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M&A Advisory: An Overview

As a financial advisor, M&A projects are among the most interesting and fulfilling in which to take part:

  • in a sell-side mandate, you get to work with many, if not all, of the client's departments and functions;

  • in a buy-side mandate, you get to work closely with the client's investment team, which is typically composed of highly qualified and professional individuals.

Both cases represent valuable learning opportunities, and offer unique access to your client's resources and know-how. Not to mention an army of other advisors.

That said, M&A engagements can also be extremely tiring and stressful, depending on the leadership and work styles of your boss and your client:

  • Some clients believe that the advisory fees they pay will justify you working 24/7 for them, even if inefficiently (for example, asking you to update a document's format 5 times).

  • Certain bosses want to show that the firm is fully dedicated to the client by making their team work overtime, even when unnecessary (like organizing or taking calls over the weekend for non-urgent matters).

If you are lucky enough to find a client and a boss who value quality, substance and efficiency over quantity, form and servilism, M&A projects give purpose and meaning to advisory work.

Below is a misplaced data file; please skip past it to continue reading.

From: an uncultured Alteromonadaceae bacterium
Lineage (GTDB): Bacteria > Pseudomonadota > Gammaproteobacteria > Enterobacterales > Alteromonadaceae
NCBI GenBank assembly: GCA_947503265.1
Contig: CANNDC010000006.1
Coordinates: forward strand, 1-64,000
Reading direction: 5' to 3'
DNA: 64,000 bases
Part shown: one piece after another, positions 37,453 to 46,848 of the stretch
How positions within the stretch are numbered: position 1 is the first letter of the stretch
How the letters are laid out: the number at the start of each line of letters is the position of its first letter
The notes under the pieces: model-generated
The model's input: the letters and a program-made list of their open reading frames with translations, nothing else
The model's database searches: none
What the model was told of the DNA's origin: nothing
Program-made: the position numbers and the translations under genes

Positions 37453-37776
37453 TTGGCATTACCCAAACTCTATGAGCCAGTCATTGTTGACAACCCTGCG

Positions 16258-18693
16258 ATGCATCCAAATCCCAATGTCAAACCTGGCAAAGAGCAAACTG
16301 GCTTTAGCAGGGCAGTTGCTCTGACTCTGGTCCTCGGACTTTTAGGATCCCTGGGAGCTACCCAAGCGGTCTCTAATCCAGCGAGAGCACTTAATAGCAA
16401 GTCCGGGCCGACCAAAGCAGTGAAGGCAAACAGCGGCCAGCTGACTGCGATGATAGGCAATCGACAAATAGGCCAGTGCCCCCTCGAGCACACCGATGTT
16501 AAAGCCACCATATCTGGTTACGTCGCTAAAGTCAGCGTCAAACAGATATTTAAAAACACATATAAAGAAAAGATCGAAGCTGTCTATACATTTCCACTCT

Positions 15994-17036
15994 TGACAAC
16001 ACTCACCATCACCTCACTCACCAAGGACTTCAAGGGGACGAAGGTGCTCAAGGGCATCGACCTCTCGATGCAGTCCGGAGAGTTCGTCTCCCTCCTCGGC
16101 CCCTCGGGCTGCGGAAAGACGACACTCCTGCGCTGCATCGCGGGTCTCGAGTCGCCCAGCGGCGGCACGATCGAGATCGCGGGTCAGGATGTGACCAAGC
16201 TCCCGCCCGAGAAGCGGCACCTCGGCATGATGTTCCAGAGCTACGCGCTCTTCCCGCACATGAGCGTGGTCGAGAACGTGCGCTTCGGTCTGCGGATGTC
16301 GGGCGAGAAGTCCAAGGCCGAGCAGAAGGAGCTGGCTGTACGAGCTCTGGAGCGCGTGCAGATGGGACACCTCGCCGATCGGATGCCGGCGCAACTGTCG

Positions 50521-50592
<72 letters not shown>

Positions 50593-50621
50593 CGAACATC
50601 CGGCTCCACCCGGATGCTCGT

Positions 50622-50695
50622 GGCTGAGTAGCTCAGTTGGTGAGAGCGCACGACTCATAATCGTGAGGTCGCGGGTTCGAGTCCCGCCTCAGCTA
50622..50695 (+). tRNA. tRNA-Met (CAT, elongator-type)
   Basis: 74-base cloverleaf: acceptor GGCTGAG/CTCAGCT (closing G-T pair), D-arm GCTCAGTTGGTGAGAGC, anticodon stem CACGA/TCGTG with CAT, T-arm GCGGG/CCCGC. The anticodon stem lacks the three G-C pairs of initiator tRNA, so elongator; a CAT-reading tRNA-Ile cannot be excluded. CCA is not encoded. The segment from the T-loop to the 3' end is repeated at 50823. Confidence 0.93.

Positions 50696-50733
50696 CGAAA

Let's have a look at how advisory firms assist their clients on M&A deals. We will make extensive use of common M&A terminology throughout: for further clarity on the technical terms that you will need to master as an M&A advisor, take a look at KPMG Belgium's book M&A jargon demystified (available at this link). We also attach the latest global M&A reports published by the leading financial advisors at the end of this article.


Why Pursue a Deal?

When organic growth and innovation are too costly or ineffective, companies can acquire or merge with other businesses that already have the required assets and capabilities (e.g. technology, intellectual property, staff, sources of finance, etc.) to achieve strategic goals, which may include:

  • increase revenue and market share,

  • broaden product/service offering,

  • enter new markets, and

  • benefit from synergies, economies of scale and scope.

Companies may also turn to M&A to achieve non-operational objectives, such as:

  • deleveraging or restructuring the asset base through the disposal of non-core or non-performing assets, and

  • become publicly traded on a regulated stock exchange without having to go through an IPO, by acquiring a listed target through a reverse takeover.

The ultimate objective of M&A transactions is to create wealth and value for shareholders, although HBR research shows that "70-90% of acquisitions are abysmal failures" (click here to read the full article). Advisors earn their fees regardless of the outcome.


The Lifecycle of a Transaction

In this section, we define "target" as any asset or operation that may be acquired by an investor or disposed by a seller, such as a company, a branch, a loan portfolio, etc. A typical end-to-end transaction, i.e. from deal origination to integration, can be broken down into the follows steps:

1. Setting a new direction, or reviewing the current corporate/portfolio strategy

The client's management determines or updates the growth strategy and investment priorities.